Remote working has become the default for many companies since COVID but it may surprise you to learn that at Rydoo, we instituted remote and hybrid job roles right from the start.
We believe that there are tons of benefits to working in this way and with customers all around the globe we’ve always taken a flexible approach to where our people do their work.
But does it work in practice?
In this article, we thought we’d introduce you to a couple of our key people who, if they aren’t totally ‘digital nomads’ are certainly on the way there!
We wanted to show why we love the hybrid working model and what benefits we’ve gained from it in real life.
Hybrid and remote working - the theory
So what are the benefits of remote and hybrid working?
Advances in connectivity and online systems over the last few years have meant that there is an ever-increasing number of people who are choosing to work without a permanent base and as a result, there is much more in the way of academic research on the benefits.
US executive job site Ladders is reporting that by the end of 2023 25% of high paying US jobs will be remote, up from just 4% before the pandemic.
In its 2021 ‘state of remote working’ report, Owl labs found that 90% of the 2,050 full-time remote workers surveyed said they were as productive or more productive working remotely and a massive 74% said working from home is better for their mental health.
Naturally, not everyone can work remotely. It’s difficult to see how a barber could do their job online for example! But in advanced economies, where digital service-based work is more prevalent, then more people can take advantage of the move.
And as Inc reported in 2019, remote workers are 13% more likely to stay with their employers and are happier to work longer hours in return for ditching the traditional commute.
So we can see that working in a flexible pattern means that workers can theoretically be more productive, happier and less likely to look for a new job.
Remote working: The Rydoo experience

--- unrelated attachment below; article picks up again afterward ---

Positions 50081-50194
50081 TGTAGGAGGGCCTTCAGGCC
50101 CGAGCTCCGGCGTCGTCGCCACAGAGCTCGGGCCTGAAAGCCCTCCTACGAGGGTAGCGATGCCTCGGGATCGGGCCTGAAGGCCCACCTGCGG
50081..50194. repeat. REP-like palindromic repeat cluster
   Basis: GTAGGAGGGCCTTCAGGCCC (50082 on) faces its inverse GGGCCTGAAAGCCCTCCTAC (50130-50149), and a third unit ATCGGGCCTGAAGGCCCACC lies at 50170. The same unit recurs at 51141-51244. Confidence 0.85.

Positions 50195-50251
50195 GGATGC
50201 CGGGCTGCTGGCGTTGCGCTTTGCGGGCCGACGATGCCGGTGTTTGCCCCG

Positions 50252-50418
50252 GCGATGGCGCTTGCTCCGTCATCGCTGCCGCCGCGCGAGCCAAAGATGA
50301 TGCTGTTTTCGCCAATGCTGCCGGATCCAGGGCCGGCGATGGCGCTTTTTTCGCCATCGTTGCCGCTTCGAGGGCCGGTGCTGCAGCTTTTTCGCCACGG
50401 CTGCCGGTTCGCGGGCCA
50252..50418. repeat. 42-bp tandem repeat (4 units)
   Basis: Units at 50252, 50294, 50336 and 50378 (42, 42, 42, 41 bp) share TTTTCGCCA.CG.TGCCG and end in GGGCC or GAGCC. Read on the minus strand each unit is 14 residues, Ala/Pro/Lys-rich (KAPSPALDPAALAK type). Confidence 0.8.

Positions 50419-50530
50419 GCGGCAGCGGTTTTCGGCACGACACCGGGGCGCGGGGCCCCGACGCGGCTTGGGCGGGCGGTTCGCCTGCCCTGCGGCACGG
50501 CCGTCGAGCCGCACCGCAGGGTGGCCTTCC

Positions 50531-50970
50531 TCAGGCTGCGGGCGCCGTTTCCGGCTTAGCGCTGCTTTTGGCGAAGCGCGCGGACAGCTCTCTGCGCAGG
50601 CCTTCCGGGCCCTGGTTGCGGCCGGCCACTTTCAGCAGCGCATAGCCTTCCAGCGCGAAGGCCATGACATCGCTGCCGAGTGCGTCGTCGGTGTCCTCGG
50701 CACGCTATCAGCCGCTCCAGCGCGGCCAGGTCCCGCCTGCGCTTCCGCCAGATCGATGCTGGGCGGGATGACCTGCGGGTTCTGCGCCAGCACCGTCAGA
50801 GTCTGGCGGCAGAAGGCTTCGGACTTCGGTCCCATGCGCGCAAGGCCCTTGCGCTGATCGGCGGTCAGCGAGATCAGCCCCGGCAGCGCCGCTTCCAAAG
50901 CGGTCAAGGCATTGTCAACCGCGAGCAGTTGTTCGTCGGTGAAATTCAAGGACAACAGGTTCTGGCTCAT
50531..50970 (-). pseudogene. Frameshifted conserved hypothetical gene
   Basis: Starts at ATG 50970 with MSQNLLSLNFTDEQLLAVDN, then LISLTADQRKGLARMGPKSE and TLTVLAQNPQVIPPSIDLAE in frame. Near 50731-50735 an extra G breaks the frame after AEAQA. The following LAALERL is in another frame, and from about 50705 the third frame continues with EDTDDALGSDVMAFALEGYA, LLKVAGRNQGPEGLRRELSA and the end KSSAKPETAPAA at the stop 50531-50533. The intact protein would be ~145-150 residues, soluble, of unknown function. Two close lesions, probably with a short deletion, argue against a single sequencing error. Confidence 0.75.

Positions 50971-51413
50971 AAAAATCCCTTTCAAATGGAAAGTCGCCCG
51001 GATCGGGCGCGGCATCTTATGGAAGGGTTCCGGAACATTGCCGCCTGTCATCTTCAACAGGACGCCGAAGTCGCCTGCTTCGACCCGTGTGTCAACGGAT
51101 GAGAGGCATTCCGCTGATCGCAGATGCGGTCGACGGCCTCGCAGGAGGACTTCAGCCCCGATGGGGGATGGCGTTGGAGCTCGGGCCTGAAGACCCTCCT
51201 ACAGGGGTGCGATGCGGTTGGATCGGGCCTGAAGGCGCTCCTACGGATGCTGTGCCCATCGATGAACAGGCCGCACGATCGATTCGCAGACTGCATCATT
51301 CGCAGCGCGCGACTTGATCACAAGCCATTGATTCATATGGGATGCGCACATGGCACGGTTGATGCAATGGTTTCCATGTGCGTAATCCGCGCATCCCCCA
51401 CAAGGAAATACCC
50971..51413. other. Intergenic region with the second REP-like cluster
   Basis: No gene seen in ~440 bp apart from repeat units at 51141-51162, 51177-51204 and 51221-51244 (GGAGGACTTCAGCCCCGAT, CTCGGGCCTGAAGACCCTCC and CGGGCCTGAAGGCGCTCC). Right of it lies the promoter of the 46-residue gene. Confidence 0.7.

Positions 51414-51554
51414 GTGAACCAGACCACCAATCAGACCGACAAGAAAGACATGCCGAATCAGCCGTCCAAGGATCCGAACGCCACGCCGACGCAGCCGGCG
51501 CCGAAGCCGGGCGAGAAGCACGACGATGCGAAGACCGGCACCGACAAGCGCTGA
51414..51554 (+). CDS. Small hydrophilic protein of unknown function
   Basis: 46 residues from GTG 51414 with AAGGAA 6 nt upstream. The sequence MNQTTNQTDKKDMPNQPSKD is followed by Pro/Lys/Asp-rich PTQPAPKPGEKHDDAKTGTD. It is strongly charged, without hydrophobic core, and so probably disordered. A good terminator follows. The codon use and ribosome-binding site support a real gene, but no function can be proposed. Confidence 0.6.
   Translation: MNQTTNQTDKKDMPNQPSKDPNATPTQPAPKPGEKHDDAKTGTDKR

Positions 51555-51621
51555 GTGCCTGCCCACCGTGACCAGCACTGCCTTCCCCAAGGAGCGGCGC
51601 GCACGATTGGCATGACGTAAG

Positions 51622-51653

So all of that sounds great in practice, but what have our people found remote working like on the ground?
We spoke with Customer Advocacy Manager Renata d’Escragnolle Taunay and Justin Borja our Partner Manager for the UKI & Nordics to see how they found hybrid working in practice.
To start off with, we wanted to know what their experience was of remote working before Rydoo and what they thought it might be like.
Renata began with a single word “Messy!”. She explains “ I have to have my working area tidy, I can’t stand a mess so I thought that people working from home would be surrounded by stuff. I just thought it would never work”.
So what is their working environment like?
As Justin explains” I’m originally from Manilla so living in Belgium was a big shift for me and I thought I would miss my family. But remote working allows me to work on my dining table in Europe and from my mom’s kitchen table when I am back home”.
Renata however doesn’t really have a fixed base as such, preferring to let her wanderlust take her where the next cheap flight is available.
“I don’t have a fixed office environment. I live in Lisbon, but I get bored easily and love travelling. Remote working means that I can wake up one day and decide that I want to work on the upcoming week from a different country. All I need to do is talk to my manager upfront and pack my suitcase” and she goes on to say “I feel like I have so many holidays because I am not tied to the office and don’t spend hours commuting.”
To be sure, working remotely or in a hybrid fashion does take some getting used to without the familiar people and environment around you so did they have any problems adjusting to a new lifestyle?
“To be honest, my parents said “don’t do it”, because they couldn’t see how it would work in practice” says Renata.” they didn’t believe it was real work!”
Justin notes that the global focus of Rydoo made the transition easier. “It helps being in a multinational company. Rydoo gave me the freedom and trusted me and it is easy for them [his parents] to understand that I am doing my work”
Tools for remote working
Living in an interconnected world means that there are lots of apps and systems out there to help people stay connected and to work productively, even if they aren’t in the office.